10 APPENDIX DATA SOURCES Functional Cost Analysis The Functional Cost Analysis (FCA) program is an annual survey by the Federal Reserve of banks expenses and revenues. The analysis is primarily intended as a management tool for banks since it allocates costs and income among the various functions of the bank and allows the bank to compare its data to other banks. Participation is voluntary but substantial-608 banks in Average figures for all banks for each year are made available to the public by the Fed. The FCA data reported in the text (average size of personal DDs; activity in NOWs, personal DDs, and regular savings accounts) are averages for all accounts of a given type in the survey. The personal checking account category included both NOWs and DDs, but figures for personal DDs could be isolated based on the method in Taylor (1984). The key assumption of this method is that the NOWs in the personal checking category have the same characteristics as the NOWs in the NOW category. Survey of Consumer Finances, 1983 Between February and July 1983, 3,824 randomly selected families were interviewed by the Survey Research Center of the University of Michigan. The survey, sponsored by the Board of Governors of the Federal Reserve System and six other agencies, collected data on families balance sheets. Information on the use of NOWs is found in the section of the survey on holdings of various types of assets. Detailed information on the survey construction and on obtaining copies of the results is found in Appendix A of Survey of Consumer Finances, 1983 (1984). NOW and Super NOW Account Size Four times a year the Federal Reserve System surveys a random sample of commercial banks stratified by size on the number and dollar volume of NOWs, Super NOWs, and MMDAs. The sample for NOW accounts excludes banks in New England, while the sample for Super NOWs and MMDAs is nationwide. The sample figures are used to calculate estimates of the number and dollar volume of these accounts at all commercial banks. The average account size is calculated as the aggregate dollar volume divided by the number of accounts. The estimates are available upon request from the Banking Section of the Board of Governors. In order to abstract from the effects of inflation, the estimates of average account size in the text are divided by the personal consumption expenditures deflator after first rebasing it so that 1984 equals 100. Rates Paid As of the last Wednesday of each month, the Federal Reserve collects data from a nationwide random sample of about 550 banks stratified by size on rates paid on Super NOWs and MMDAs. Based on this survey, the Board estimates average rates on these accounts at all commercial banks. These estimates are published as part of a special supplementary table to the H.6 statistical release. Turnover Rates The turnover rate is the ratio of debits to deposits for an account type. The data are reported in the Federal Reserve Bulletin and in the Board s G.6 release and, for MMFs, in Donoghue s Money Fund Report of Holliston, MA Aggregate Deposits in NOWs As part of the H.6 statistical release, the Federal Reserve reports total Other Checkable Deposits (OCDs), which consists of deposits in NOWs (including Super NOWs) and demand deposits at thrifts. Since demand deposits at thrifts are less than 5 percent of total OCDs, the aggregate data for OCDs were used in the text as estimates of aggregate deposits in NOWs in order to examine the seasonal behavior of NOW deposits. 12 ECONOMIC REVIEW, MAY/JUNE 1985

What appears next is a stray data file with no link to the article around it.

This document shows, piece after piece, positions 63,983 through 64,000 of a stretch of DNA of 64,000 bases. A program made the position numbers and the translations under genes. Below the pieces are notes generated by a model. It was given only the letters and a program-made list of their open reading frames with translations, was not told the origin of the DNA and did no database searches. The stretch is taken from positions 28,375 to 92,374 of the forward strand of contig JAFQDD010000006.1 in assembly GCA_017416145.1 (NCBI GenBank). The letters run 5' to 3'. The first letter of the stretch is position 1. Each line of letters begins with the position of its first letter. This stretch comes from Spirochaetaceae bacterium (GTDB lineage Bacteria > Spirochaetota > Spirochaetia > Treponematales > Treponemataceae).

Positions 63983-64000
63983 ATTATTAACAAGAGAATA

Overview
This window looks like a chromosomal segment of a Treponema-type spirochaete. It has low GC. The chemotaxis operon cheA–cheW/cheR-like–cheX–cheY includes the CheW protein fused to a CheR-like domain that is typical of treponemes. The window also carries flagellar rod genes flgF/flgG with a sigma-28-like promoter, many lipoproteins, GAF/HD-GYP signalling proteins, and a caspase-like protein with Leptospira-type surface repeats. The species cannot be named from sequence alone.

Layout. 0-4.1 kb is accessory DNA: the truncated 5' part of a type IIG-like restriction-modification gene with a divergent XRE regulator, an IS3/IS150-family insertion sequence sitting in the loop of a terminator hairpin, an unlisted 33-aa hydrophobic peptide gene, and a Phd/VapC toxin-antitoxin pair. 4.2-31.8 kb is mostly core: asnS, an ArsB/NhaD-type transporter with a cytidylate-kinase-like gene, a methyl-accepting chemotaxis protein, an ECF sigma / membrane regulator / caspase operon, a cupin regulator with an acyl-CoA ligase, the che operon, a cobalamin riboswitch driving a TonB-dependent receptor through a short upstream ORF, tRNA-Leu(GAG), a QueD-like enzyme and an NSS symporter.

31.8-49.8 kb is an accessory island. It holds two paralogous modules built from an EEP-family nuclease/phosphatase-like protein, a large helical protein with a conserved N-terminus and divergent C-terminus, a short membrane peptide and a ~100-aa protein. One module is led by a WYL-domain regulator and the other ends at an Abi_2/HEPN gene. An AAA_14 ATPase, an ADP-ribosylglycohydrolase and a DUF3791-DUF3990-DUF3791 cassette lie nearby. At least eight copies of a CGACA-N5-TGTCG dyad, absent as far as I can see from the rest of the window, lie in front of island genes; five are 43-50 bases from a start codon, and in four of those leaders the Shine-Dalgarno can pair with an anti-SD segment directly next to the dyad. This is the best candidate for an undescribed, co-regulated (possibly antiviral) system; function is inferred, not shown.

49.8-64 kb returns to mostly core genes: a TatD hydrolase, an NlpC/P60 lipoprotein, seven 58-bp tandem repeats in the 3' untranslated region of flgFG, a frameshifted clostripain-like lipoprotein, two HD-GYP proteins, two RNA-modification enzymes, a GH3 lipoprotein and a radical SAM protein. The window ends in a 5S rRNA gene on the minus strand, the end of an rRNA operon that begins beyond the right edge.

11 References Corcoran, Patrick J., and Judy Wachtenheim. NOWs, Pugash, James Z. The Demand for Money in Three Super NOWs, and the Interest-Elasticity of House- Sectors. Board of Governors of the Federal Rehold M1 Demand. Federal Reserve Bank of New serve System (January 1974), mimeographed. York (June 1984), mimeographed. Radecki, Lawrence J., and John Wenninger. Shifts in Money Demand : Consumers versus Business. Hafer, R. W. The Money-GNP Link : Assessing Quarterly Review, Federal Reserve Bank of New Alternative Transaction Measures. Review, Federal Reserve Bank of St. Louis (March 1984), pp. York (Summer 1983), pp Summers, Bruce J. Demand Deposits: A Comparison of the Behavior of Household and Business Balances. Economic Review, Federal Reserve Bank Hetzel, Robert L. The Behavior of the M1 Demand Function in the Early 1980s. Economic Review, Federal Reserve Bank of Richmond (November/ December 1984), pp of Richmond (July/August 1979), pp Survey of Consumer Finances, Federal Reserve Bulletin (September 1984), pp Judd, John P. The Recent Decline in Velocity: Insta- Taylor, Herb. The Return Banks Have Paid on NOW bility in Money Demand or Inflation? Economic Accounts. Business Review, Federal Reserve Review, Federal Reserve Bank of San Francisco Bank of Philadelphia (July/August 1984), pp. 13- (Spring 1983), pp FEDERAL RESERVE BANK OF RICHMOND 13

THE BANK'S BALANCE SHEET. Lecture 3 Monetary policy